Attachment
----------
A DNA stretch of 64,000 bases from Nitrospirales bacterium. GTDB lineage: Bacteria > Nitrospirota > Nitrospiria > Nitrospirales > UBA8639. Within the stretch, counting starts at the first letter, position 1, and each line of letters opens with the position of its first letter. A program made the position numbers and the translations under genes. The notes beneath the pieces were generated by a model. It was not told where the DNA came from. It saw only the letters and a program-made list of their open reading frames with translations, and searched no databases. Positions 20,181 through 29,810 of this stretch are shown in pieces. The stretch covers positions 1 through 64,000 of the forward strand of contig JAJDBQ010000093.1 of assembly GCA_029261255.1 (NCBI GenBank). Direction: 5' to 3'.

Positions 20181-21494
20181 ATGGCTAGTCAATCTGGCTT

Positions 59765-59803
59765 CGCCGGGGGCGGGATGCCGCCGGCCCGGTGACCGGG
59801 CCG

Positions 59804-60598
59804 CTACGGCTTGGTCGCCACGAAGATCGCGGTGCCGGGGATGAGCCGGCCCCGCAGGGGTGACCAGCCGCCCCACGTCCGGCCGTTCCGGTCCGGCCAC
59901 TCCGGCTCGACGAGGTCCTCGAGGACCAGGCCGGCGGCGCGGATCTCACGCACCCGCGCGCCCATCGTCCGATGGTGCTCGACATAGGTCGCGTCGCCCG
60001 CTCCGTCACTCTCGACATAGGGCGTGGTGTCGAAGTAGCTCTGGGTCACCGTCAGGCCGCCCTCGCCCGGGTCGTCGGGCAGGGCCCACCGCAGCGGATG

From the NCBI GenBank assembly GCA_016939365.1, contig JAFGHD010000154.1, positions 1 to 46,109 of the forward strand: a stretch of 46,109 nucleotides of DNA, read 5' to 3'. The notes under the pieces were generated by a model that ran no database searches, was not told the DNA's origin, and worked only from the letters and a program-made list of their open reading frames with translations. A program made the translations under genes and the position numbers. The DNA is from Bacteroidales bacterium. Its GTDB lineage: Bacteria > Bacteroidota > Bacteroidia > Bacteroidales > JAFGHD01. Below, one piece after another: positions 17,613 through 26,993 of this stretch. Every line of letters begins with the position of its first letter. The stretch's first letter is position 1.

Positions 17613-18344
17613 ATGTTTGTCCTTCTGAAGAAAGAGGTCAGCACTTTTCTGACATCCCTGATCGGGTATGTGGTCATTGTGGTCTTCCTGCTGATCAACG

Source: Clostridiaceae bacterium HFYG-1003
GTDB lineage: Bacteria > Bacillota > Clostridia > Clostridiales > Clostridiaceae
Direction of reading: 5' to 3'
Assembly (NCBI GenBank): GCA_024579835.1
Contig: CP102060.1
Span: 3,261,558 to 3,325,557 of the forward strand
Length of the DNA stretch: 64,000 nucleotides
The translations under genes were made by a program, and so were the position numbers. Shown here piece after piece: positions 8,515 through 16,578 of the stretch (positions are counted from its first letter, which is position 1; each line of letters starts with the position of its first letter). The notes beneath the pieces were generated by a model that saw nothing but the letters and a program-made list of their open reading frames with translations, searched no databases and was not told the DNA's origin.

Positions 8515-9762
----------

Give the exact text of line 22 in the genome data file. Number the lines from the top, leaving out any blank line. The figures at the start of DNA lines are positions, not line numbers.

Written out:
Positions 8515-9762